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Victoria's three biggest transport projects will cost taxpayers up to $16.4 billion more to build than what the Andrews government originally said they would.
The multibillion-dollar revisions to the cost of the three projects have pushed the price tag for the government's transport infrastructure agenda above $45 billion.
The government said last week it will spend up to $16.5 billion building the North East Link, easily the most expensive project in the state's history and far above what it initially said the road would cost.
Premier Daniel Andrews said when he promised to build the long-anticipated "missing link" in Melbourne's ring road in April that the project would cost between $5 billion and $10 billion.
The route of North East Link. Photo: Supplied
The government's biggest public transport project, the Metro rail tunnel, is budgeted at $11.03 billion.
When Labor promised from opposition to build the nine-kilometre twin tunnel between South Yarra and South Kensington it estimated the project would cost $9 billion.
Its signature project – the removal of 50 level crossings across Melbourne – had an initial cost estimate of $5 billion to $6 billion.
This has since risen to $7.9 billion, including $1 billion in extras such as new stations, cycling and walking paths under a "metropolitan network modernisation program".
In all, the three mega-projects are currently projected to cost about $35.4 billion, after being pledged with an initial price tag of between $19 billion and $25 billion.
Premier Daniel Andrews toured City Square as a consortium led by Lendlease won the bidding process to build the Metro Rail tunnel. Photo: Darrian Traynor
Grattan Institute Transport Program Director Marion Terrill said the cost overruns were in keeping with regular government failures in Australia to keep major transport projects under control.
"It's an absolute classic of the genre, which is once there's a commitment [by government] to do something they'll go ahead regardless and the numbers bear no real relationship," Ms Terrill said.
The Grattan Institute has released a report arguing governments should hold off on making big transport promises until a business case has been completed that confirms a project's cost and its benefit-cost ratio.
Ms Terrill said that the North East Link appeared to be a good project for improving productivity and cutting congestion, but the government should make sure it is financially positive before committing to spend such a vast amount of taxpayers' money.
"It would be better for the citizens of Victoria if the state government did a business case and then sought a Commonwealth contribution by going through the Infrastructure Australia assessment process," Ms Terrill said.
Shadow minister for cost of living Ryan Smith said the government didn't appear to care that taxpayers would ultimately pay the difference.
"These cost blowouts on Labor's projects are measured in the billions, and could pay for any number of essential services that are being overlooked because Labor can't get its sums right," Mr Smith said.
Mr Andrews promised in April that the government would build the North East Link if it wins the 2018 state election.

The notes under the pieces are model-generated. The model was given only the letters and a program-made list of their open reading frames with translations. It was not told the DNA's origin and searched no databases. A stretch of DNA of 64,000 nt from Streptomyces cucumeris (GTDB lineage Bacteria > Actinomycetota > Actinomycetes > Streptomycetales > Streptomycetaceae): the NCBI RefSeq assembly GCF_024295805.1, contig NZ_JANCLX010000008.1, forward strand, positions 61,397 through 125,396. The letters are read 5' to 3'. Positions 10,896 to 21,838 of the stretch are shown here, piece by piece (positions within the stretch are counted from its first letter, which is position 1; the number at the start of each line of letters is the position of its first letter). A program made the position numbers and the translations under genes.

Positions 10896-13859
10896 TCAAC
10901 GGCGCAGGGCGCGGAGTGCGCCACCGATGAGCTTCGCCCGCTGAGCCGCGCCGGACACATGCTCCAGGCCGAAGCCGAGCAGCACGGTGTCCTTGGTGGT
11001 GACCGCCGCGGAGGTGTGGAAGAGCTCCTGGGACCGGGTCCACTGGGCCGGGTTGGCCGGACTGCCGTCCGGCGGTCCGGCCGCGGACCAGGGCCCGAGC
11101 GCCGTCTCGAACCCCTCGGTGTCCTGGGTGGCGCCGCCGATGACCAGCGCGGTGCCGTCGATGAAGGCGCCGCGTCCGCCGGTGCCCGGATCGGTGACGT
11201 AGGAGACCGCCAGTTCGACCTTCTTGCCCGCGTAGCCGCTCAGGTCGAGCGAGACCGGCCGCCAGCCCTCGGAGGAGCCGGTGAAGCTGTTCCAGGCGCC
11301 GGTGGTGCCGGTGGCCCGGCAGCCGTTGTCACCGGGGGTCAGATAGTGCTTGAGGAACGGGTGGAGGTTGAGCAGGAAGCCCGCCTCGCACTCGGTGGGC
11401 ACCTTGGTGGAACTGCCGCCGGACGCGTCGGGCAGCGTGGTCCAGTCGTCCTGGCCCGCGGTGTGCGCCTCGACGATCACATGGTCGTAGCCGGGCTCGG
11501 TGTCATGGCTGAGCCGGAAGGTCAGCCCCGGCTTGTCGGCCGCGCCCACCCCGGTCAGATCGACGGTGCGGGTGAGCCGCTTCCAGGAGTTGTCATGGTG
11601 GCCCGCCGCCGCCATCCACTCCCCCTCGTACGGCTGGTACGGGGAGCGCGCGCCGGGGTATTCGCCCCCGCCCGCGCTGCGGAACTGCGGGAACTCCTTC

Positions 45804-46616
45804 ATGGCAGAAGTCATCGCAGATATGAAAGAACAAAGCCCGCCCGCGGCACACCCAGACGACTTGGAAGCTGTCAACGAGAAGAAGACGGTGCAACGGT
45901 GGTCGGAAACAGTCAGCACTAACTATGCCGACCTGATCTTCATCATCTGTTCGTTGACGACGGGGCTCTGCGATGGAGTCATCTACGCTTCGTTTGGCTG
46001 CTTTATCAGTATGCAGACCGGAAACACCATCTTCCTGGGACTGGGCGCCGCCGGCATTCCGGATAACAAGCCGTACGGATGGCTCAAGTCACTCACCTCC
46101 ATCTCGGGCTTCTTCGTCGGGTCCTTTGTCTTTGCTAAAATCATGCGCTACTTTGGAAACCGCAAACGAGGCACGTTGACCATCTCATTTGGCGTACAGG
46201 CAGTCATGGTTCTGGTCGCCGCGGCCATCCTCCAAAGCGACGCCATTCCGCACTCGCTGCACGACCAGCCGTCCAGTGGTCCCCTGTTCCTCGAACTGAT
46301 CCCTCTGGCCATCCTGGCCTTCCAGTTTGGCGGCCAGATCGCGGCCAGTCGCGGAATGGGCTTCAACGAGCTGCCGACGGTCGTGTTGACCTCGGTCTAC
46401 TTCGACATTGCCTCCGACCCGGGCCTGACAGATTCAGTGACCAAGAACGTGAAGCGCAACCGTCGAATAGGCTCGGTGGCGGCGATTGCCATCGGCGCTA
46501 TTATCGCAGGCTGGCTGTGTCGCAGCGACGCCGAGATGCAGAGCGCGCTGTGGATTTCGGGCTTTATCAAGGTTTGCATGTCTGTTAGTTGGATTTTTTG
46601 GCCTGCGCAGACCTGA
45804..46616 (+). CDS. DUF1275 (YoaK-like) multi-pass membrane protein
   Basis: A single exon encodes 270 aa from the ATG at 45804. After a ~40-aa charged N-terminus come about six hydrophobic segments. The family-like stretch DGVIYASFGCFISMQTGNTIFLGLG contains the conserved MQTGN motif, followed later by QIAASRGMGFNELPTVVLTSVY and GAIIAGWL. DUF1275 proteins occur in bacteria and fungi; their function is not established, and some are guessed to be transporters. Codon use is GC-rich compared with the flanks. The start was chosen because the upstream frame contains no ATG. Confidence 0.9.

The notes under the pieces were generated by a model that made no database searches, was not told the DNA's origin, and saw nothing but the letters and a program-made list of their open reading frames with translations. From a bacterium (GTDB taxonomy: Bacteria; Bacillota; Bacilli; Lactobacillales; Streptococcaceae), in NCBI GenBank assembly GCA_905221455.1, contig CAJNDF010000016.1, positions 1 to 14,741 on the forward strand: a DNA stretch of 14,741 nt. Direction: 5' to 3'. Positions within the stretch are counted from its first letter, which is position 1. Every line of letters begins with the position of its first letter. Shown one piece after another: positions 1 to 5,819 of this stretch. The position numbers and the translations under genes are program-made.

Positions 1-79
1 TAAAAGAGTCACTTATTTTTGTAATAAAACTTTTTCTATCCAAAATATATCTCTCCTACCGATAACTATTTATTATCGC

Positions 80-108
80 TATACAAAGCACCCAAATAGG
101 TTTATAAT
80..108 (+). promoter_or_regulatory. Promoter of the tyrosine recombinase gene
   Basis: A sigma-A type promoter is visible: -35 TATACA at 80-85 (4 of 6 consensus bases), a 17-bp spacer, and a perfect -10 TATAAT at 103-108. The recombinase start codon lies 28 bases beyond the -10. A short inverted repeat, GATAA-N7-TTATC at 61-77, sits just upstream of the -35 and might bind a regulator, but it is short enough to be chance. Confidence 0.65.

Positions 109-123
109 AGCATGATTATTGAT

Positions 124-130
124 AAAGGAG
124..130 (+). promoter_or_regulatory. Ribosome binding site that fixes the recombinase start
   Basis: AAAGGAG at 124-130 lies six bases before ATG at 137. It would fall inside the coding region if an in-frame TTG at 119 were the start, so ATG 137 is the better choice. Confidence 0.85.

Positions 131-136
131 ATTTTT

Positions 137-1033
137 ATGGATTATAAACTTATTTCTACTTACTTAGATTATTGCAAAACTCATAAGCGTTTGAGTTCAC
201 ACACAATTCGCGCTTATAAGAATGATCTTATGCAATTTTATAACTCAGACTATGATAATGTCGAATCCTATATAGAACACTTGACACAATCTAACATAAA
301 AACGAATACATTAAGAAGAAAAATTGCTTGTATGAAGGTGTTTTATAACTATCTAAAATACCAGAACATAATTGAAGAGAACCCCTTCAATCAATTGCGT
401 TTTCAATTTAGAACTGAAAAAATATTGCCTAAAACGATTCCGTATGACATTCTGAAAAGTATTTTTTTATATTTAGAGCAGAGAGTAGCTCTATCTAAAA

He said at the time it would cost $5 billion to $10 billion, based on advice from Infrastructure Victoria. In August, Mr Andrews predicted the road would cost "around $10 billion".
Infrastructure Victoria found the benefits of the toll road would outweigh the costs but this assessment was based on the estimated cost of up to $10 billion.
A final cost estimate for the road has not been made, but Mr Andrews insisted last week that the road would have a positive benefit-cost ratio.
"We are absolutely confident that this project will have a positive benefit-cost ratio," Mr Andrews said. "Not spend a dollar and lose 55 cents. This will be spend a dollar and get at least that much back in benefit, potentially more."
One of the chief justifications of Labor's decision to kill the East West Link was its negative benefit-cost ratio of 0.45, meaning the project would have returned just 45 cents for every dollar spent on it.
Fairfax Media asked Mr Andrews' office how he knew the North East Link would have a positive benefit-cost ratio, but received no answer to the question.
Roads Minister Luke Donnellan said the North East Link would be the longest road tunnel in the state, travelling deep beneath the Yarra River.
"As part of the project we'll double the capacity of the Eastern Freeway, removing dozens of bottlenecks and we'll build the long awaited Doncaster Busway," Mr Donnellan said.
"The chosen route will cost more because it's been designed to protect homes and sensitive parkland and to deliver even greater benefits to drivers and public transport passengers."
In parliament on Tuesday, in response to questions by the Opposition, Mr Donnellan said the government was "going through the process of developing a business case".
"We believe this project is a winner," he said.
North East Link Authority chief executive Duncan Elliott said the $16.5 billion cost was an early estimate and the final cost would be determined in the business case.
"The direct build cost in today's dollars would be far less but for transparency and budgeting purposes the final costs to be confirmed in the business case need to reflect whole-of-project costs out to project completion," Mr Elliott said.
This article first appeared on www.theage.com.au
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